The Cat and the Canary is one of the finest examples of the "old dark house" film, a forerunner to the modern horror movie. In films of this subgenre, a group of people are menaced by one or more shadowy figures within the confines of a gloomy mansion. Unrelenting horror was not fashionable, and the mounting suspense is occasionally spritzed with comic relief, to calm the nerves of the more delicate viewers. As chilling as they often are, the films ultimately bow to convention and negate the supernatural premises that made them so fascinating. In what might be termed the "Scooby-Doo Device," these silent thrillers almost always revealed -- in the final moments -- that the monstrous stalker is not a supernatural being at all, but a man-made hoax. Tod Browning's London After Midnight (1927) and Roland West's The Bat (1926) are two of the best-known examples.
The supernatural barrier would be broken by Browning's Dracula in 1931. Derived from a stage play (as most "old dark house" films were), Dracula followed the formula of the innocent maiden being menaced by an otherworldly ghoul, but refused to rip the mask off the villain in the final reel. This horror film was revolutionized but, as an unfortunate consequence, the more traditional "old dark house" films were rendered quaint and old-fashioned.
Regardless of its formulaic structure, The Cat and the Canary remains a powerful viewing experience. Leni's expressionist roots reveal themselves in a breathtaking prologue, in which old man West's circumstances are depicted in visual metaphors. West is held prisoner by medicine bottles that tower above his wheelchair, while the greedy relatives are represented by hissing cats that claw at his cowering form. A scene of the stern Aunt Susan (Flora Finch) walking through the mansion's desolate hallways -- candelabra in hand, tattered curtains billowing in the nocturnal wind -- would flavor haunted house films for decades to come.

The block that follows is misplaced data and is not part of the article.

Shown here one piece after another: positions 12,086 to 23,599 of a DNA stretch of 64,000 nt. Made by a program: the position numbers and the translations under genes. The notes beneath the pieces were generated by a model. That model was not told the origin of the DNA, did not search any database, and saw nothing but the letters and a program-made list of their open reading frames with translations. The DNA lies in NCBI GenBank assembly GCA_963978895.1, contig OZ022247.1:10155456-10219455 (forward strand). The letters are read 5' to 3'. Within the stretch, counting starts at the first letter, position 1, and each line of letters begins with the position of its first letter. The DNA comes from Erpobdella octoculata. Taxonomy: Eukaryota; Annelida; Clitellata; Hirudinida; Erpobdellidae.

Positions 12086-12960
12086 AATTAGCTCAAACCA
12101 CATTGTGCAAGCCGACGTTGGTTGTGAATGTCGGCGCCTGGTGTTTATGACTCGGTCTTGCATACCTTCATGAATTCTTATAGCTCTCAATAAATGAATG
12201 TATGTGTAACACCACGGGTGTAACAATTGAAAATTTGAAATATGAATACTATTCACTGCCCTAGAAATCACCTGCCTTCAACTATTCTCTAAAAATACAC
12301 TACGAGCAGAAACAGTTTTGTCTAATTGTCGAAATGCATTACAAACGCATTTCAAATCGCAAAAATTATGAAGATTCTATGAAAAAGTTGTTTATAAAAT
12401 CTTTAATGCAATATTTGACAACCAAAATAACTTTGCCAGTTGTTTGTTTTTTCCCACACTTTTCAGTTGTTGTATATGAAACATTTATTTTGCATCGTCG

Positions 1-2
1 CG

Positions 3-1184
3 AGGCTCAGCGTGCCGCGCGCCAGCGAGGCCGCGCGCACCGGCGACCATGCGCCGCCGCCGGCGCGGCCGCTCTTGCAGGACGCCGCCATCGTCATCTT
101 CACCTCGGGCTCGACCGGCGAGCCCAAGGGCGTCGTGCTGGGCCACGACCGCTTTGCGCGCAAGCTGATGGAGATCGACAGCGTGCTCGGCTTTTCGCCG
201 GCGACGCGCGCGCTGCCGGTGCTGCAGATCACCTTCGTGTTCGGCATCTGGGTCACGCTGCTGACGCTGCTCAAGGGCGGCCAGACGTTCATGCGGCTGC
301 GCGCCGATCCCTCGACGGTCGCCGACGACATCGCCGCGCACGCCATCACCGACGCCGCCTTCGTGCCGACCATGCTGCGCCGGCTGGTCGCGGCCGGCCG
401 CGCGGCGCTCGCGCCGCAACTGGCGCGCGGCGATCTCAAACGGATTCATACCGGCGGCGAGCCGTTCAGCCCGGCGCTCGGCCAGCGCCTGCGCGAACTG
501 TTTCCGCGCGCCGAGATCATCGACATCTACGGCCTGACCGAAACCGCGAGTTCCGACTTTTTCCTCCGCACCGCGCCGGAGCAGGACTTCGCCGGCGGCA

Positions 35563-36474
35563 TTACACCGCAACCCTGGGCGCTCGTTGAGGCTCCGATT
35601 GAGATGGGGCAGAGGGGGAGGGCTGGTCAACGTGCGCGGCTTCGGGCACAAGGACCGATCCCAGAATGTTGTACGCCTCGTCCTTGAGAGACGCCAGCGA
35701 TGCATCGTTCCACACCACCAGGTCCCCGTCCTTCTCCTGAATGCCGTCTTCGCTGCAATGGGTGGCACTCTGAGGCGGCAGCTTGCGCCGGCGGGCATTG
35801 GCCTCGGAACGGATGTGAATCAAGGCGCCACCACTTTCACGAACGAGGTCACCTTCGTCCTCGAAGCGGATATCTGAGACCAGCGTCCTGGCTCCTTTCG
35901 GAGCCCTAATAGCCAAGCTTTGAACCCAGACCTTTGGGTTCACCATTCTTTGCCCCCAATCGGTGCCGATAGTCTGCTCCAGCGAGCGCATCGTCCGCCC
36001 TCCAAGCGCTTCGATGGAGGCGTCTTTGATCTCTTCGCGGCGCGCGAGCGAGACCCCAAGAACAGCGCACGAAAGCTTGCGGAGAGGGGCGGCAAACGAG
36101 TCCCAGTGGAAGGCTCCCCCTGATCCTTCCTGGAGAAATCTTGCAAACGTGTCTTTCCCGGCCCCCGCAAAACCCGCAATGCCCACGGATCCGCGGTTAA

Along with Waxworks and The Cat and the Canary, Leni's most prominent work is the 1928 film The Man Who Laughs, starring Conrad Veidt, based on the novel by Victor Hugo. Like The Cat and the Canary, Frankenstein (1931), and The Mummy (1932), it was a Germanic thriller produced at Universal Studios, where the "old dark house" picture evolved into the modern horror film.
Although a supreme cinematic stylist, Leni's role in helping shape the horror genre is often overlooked. One reason is that he died prematurely, of blood poisoning, at age 44, just two years after making The Cat and the Canary, and before being able to fulfill his extraordinary promise.
Leading lady Laura La Plante was a juvenile actor who appeared in her first film at age fifteen (The Great Gamble ). While working her way up to more prominent roles, she received a career boost when she was named a WAMPAS "Baby Star" of 1923. An acronym for the Western Association of Motion Picture Advertisers, WAMPAS each year (from 1922 to 1934) unveiled a baker's dozen of actresses destined for Hollywood stardom. Contrary to their moniker, the Baby Stars were not infants but full-grown women. Though not every chosen one ascended to the cinematic firmament, a surprising number of Baby Stars did achieve some degree of fame: Clara Bow (1924), Joan Crawford (1926), Janet Gaynor (1926), and Ginger Rogers (1932). Two years after appearing in The Cat and the Canary, La Plante reunited with director Leni in The Last Warning (1929), in which the "old dark house" formula was re-situated in a gloomy stage theater. That same year, she appeared in James Whale's Show Boat and The Love Trap, directed by William Wyler, who was another of Laemmle's German imports.
Director: Paul Leni
Producer: Paul Kohner (uncredited)
Screenplay: Alfred A. Cohn and Robert F. Hill, based on the play by John Willard
Cinematography: Gilbert Warrenton
Production Design: Charles D. Hall
Cast: Laura La Plante (Annabelle West), Creighton Hale (Paul Jones), Flora Finch (Aunt Susan Sillsby), Tully Marshall (Roger Crosby), Forrest Stanley (Charles Wilder), Arthur Edmund Carewe (Harry Blythe).
by Bret Wood
The Cat and the Canary (1927)
The Cat and the Canary (1927)